Often we get stuck in old mindsets – things that have worked well for us in the past. But if the present context has changed from how things worked in the past, then adhering to older, albeit previously successful methods may do more harm than good.
A recent post on LinkedIn by Hubspot’s Mark Roberge (“Help! My Sales Team Thinks Our Inbound Leads Suck“) suggests that outdated mindsets vis-à-vis inbound leads might be putting your sales and marketing teams at odds. Specifically, a lack of understanding for the differences between outbound and inbound leads could be at the heart of an all-too common lead generation issue between these departments. Roberge makes the point that often sales individuals have learned their craft in a traditional outbound-focused context. However, today the typical buyer’s journey has changed significantly. Consequently, today’s inbound leads behave very differently than yesterday’s outbound ones – if your sales teams work from an outdated understanding of how inbound prospects buy, they’re likely missing out on the opportunities the “new” way offers, without ever really comprehending why that is. It’s a twist on the proverbial ‘apples and oranges’ issue.
As Roberge explains:
Your typical salesperson has been honing his/her skills for years — sometimes decades — in the art and science of closing outbound leads. But inbound leads don’t act like outbound leads. So it’s not uncommon for inbound leads to look like they “suck” to your salespeople, when in fact, they’re just different.
Outbound-focused teams cannot treat marketing generated leads in the same manner and expect the same results. As Roberge note, “inbound leads act, think, and close differently than outbound leads do.” We see it time and again here at SimplyDIRECT with our lead generation campaigns for clients – companies want to call in high to decision makers, make a traditional sales pitch, and don’t understand how to best leverage the opportunities presented by marketing generated leads. After 20 years of generating leads for clients through our prospect surveys, here’s some of our collective wisdom on maximizing inbound opportunities (with a little help from Roberge):
Bring both marketing and sales to the campaign table. When we work with clients, we ask that representatives from both marketing and sales join the process. Brainstorming with sales helps ensure that everyone is on the same page, working towards the same goal in a well-defined, agreed-upon manner. Target markets are more accurately segmented, and proper key qualifying criteria are established. This collaborative process often reveals important hidden assumptions, among them the need to treat different types of leads differently.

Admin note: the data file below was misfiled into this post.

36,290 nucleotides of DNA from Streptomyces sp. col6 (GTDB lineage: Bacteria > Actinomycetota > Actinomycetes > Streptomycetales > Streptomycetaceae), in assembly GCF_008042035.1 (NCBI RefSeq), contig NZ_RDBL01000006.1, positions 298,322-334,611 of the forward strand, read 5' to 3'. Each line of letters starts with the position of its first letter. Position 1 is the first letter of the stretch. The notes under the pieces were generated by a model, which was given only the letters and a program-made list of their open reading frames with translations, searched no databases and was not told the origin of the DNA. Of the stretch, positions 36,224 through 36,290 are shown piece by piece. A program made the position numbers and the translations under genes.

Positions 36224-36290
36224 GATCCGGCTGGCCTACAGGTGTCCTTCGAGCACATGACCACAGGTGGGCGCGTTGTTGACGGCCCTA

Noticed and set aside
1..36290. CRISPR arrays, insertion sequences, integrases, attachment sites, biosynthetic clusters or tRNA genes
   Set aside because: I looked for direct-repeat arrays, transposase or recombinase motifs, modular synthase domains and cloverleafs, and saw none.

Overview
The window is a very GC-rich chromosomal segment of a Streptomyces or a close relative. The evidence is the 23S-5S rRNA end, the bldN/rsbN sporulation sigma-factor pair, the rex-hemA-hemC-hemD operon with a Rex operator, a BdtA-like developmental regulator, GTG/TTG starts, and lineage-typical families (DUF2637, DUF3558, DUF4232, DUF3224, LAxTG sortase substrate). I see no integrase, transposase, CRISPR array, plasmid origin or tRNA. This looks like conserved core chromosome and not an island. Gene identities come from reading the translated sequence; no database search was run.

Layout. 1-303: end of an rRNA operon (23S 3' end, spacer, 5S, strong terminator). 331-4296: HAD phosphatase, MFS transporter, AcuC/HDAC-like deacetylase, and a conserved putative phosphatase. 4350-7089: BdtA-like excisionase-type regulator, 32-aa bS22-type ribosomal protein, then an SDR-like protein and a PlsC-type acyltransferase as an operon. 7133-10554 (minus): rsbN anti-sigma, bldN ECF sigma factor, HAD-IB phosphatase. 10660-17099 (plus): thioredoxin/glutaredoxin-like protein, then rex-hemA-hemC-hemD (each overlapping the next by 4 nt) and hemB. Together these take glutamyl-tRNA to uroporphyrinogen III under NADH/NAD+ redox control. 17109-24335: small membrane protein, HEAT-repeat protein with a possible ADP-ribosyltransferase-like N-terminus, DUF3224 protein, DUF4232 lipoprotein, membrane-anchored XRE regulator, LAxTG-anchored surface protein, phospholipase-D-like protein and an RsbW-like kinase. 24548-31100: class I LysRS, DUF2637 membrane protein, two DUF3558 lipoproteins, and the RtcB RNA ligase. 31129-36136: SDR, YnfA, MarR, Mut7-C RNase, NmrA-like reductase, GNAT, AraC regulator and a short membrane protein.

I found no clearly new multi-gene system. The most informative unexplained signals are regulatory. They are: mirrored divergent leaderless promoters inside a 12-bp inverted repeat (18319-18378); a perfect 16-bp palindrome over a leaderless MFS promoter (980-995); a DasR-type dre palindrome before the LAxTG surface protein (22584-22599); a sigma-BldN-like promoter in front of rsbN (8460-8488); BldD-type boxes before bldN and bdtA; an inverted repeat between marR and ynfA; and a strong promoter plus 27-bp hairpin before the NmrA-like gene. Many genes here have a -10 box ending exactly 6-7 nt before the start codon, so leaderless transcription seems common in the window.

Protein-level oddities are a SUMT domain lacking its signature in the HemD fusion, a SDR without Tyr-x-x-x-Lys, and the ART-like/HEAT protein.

Define what a good fit is for marketing generated leads. Roberge says, “In an inbound model, all your leads have the pain your company solves. Otherwise, they would have never conducted that Google search, downloaded that whitepaper, or read that blog article that led them to you.” Consequently, lead-scoring criteria for marketing generated leads must necessarily differ from those for outbound leads. Work with sales to set the right inbound criteria so you can be sure to properly nurture and pass on only the best quality sales-ready leads.
Do your homework – explore company-specific issues with influencers. Traditional sales reps typically don’t want to waste time with anyone who doesn’t have the authority to make decisions. Yet in today’s information-rich context, decision makers are outsourcing the research of issues and vendors to their employees. As a result, these employees can prove a valuable partner in determining company-specific issues with which to spark later, more important conversations. Don’t hesitate to connect first with those experiencing the pain points who report upwards – they are often your best path to the decision makers you ultimately want to engage.
Use the information you’ve gleaned to make it all about them. Whether they’ve taken a survey, downloaded a white paper, or clicked through an email, use this information to engage a conversation about them. Don’t lead with a traditional off-putting pitch – marketing generated leads expect you to know something about them. Seek to genuinely help them, rather than simply sell them something. After all, that’s why they reached out – for help. Use that to create good will and position yourself as a valuable partner.
Identifying outdated mental models and changing them can be tough, but collaborating with sales and providing the right logic and incentive (greater success!) will go a long way to help everyone adjust to the different ways in which marketing generated leads behave.
To read more about what we’ve learned regarding the leveraging of marketing & sales alignment for campaign success, download our brief 4 Ways to maximize ROI on Your Next Campaign.
To read more about mental models, insight selling, and driving buyer behavior, download Insights on Solving the Content Challenge